I’ve been thinking a lot about corporate knowledge management systems recently.
If we think about a company as an organism, then a knowledge management system is essentially the (collective) brain that keeps that organism alive and running. A corporate knowledge management system should contain every single bit of codifiable information within the company resulting in a library of all projects, processes and procedures.
In an ideal state, it is the single source of truth that helps to inform every individual in the firm about what everyone else is up to. …
Sparked by an interesting Twitter discussion, I’ve spent a lot of time recently thinking about different proof-of-work mechanisms.
When I say proof-of-work, I’m not talking about consensus algorithms like the ones that some crypto currencies use. I’m talking about social networks.
As part of my job at Stripe, I get to work with many early-stage startups and help them figure out their monetization and pricing strategies. While most founders have a clear product vision and have thought through things like their go-to-market strategy or hiring plans, surprisingly few have an idea about what their pricing should look like.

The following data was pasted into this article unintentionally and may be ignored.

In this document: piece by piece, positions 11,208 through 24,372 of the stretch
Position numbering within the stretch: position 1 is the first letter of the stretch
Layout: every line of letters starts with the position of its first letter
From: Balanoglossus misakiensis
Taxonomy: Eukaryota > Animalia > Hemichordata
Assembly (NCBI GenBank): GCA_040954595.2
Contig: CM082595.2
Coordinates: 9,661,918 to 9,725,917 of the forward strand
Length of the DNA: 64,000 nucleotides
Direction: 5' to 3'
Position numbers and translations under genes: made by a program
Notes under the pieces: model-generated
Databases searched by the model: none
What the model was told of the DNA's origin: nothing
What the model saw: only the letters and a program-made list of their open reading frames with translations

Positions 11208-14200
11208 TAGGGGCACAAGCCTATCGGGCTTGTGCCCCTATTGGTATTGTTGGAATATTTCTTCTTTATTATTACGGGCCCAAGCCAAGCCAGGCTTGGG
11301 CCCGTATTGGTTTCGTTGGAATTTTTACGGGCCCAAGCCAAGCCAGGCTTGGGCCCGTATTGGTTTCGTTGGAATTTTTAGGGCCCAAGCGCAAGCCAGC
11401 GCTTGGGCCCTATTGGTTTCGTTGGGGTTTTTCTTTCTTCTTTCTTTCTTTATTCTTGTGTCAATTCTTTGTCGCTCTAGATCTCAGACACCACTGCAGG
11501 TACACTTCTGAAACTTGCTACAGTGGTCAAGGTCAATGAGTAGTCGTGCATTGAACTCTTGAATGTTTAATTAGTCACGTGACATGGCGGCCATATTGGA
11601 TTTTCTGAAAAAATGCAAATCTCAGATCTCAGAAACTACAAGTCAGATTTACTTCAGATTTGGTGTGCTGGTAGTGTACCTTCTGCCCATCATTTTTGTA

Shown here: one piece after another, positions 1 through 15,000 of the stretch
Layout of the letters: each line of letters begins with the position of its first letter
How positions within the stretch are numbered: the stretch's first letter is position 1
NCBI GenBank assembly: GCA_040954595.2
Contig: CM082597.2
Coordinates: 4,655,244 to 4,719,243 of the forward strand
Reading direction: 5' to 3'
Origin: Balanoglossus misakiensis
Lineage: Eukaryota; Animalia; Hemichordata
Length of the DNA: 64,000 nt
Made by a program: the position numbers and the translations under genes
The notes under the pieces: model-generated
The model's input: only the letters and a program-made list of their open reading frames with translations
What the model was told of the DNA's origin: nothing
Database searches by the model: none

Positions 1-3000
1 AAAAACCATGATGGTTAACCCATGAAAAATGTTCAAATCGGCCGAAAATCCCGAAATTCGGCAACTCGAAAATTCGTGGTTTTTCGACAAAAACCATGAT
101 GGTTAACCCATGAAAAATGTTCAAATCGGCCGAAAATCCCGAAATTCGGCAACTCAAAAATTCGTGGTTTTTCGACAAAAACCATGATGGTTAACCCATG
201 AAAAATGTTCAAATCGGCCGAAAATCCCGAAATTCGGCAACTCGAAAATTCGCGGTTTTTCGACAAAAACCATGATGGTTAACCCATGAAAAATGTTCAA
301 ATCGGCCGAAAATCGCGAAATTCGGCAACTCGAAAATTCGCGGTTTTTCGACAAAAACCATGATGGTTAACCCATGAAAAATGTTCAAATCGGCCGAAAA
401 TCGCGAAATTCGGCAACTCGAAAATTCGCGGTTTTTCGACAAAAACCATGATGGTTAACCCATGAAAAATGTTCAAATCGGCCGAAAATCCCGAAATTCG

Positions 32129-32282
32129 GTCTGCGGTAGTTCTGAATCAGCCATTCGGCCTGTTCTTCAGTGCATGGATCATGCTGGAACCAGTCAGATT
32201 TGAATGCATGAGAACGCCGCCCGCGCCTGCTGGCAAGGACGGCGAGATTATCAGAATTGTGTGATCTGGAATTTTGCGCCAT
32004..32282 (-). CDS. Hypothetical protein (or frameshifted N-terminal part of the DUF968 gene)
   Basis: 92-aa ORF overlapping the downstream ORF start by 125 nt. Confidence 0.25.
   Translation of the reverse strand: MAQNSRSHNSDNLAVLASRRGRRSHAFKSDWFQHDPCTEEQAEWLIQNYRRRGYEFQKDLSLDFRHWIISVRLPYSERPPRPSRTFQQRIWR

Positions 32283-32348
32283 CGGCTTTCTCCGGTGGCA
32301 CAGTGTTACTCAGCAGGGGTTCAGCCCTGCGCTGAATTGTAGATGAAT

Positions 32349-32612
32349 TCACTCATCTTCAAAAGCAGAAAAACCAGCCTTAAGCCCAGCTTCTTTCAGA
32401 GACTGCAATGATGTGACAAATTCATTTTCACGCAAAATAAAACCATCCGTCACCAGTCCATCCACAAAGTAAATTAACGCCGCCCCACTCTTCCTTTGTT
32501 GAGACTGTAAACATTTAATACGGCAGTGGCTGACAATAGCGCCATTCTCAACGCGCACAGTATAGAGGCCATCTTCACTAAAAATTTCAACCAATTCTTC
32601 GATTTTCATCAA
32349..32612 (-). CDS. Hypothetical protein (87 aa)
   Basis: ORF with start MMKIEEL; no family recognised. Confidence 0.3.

Interestingly, this is not just the case for early-stage startups but also more mature companies. Back when I ran pricing workshops at Google Play, many startups didn’t have an active pricing strategy — despite multi-million dollar run rates in some cases.
Pricing is not just perceived as a boring, but also as a complex subject matter that requires someone with a math PhD. Both of these assumptions aren’t true. …
Unfortunately, the Sense never delivered on any of its other promises: The app UI wasn’t great, the personalised sleep insights & recommendations didn’t feel right and they never released the API they promised in their Kickstarter campaign. A few months ago the company announced it was shutting down. The email with instructions on how to export your data? I’m still waiting for it. My Sense is now nothing but an expensive paperweight.